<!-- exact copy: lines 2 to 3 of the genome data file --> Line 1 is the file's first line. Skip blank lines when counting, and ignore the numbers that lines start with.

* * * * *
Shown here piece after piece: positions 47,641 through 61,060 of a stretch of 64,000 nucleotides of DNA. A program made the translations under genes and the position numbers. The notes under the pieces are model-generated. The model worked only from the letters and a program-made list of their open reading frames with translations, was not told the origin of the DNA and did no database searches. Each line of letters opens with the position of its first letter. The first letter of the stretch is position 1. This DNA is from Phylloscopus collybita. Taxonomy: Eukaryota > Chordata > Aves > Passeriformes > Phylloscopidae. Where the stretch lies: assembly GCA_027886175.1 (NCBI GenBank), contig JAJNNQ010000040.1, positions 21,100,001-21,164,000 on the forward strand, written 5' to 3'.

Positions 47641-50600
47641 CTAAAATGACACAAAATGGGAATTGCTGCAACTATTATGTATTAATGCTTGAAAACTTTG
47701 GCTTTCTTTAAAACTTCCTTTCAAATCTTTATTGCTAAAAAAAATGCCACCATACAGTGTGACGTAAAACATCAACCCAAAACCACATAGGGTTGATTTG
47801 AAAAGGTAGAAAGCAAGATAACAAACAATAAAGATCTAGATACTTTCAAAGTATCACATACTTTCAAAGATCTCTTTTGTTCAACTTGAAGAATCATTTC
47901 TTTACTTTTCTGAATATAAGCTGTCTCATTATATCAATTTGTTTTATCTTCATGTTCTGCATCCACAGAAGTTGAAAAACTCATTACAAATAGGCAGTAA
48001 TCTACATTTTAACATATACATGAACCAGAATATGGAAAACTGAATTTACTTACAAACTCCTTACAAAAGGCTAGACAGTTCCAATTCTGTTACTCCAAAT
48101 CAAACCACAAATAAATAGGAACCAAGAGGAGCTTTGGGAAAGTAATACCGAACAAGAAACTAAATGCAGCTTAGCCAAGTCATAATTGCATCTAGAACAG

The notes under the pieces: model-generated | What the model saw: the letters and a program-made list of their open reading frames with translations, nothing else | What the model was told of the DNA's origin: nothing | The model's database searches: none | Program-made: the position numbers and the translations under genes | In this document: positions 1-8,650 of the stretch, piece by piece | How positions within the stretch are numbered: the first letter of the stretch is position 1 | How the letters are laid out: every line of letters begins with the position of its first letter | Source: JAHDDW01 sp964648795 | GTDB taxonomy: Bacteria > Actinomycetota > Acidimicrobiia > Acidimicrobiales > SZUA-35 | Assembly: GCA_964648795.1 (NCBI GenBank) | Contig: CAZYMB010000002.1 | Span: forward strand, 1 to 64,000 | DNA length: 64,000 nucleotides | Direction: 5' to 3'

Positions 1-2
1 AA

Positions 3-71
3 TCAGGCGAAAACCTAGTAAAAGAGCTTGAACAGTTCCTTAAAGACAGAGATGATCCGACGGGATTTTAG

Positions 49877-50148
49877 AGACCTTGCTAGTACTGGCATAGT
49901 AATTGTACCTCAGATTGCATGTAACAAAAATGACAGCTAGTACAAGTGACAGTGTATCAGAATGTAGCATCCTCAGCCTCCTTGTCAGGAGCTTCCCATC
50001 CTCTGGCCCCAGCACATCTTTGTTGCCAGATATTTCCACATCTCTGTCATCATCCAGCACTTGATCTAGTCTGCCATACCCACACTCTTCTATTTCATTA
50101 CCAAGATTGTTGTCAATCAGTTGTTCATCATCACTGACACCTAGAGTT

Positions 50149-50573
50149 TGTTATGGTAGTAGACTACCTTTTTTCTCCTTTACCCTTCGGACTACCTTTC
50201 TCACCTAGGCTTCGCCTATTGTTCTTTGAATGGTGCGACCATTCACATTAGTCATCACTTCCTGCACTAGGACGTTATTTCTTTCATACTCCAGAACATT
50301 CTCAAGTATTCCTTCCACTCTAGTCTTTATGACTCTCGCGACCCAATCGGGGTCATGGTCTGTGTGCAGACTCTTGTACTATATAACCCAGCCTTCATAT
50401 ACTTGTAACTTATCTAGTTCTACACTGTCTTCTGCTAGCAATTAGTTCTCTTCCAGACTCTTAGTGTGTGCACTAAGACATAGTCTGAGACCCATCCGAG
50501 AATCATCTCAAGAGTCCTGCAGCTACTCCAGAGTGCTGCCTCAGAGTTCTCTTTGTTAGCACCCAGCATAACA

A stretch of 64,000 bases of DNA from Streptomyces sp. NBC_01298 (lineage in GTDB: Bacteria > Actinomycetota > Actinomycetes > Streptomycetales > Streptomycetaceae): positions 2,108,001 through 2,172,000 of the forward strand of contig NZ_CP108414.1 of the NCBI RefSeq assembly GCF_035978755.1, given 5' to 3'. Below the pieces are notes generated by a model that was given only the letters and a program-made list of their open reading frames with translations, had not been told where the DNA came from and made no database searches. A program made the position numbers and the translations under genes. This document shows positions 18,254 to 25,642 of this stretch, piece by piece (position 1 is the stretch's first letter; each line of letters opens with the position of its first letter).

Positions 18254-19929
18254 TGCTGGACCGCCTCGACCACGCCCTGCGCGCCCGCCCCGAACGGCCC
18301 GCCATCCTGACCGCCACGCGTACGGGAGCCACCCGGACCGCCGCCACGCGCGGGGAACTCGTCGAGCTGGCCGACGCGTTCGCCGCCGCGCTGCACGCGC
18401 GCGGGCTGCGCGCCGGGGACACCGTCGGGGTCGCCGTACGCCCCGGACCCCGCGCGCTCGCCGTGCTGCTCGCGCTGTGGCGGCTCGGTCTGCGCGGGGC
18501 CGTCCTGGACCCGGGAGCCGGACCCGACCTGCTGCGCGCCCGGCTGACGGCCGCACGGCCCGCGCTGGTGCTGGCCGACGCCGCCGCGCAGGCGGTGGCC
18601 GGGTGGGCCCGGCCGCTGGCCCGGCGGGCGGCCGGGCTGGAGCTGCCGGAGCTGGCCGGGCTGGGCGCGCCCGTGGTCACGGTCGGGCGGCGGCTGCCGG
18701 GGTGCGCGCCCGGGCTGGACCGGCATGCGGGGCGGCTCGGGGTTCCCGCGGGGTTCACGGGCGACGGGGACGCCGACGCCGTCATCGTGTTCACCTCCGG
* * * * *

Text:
Positions 47641-50600
47641 CTAAAATGACACAAAATGGGAATTGCTGCAACTATTATGTATTAATGCTTGAAAACTTTG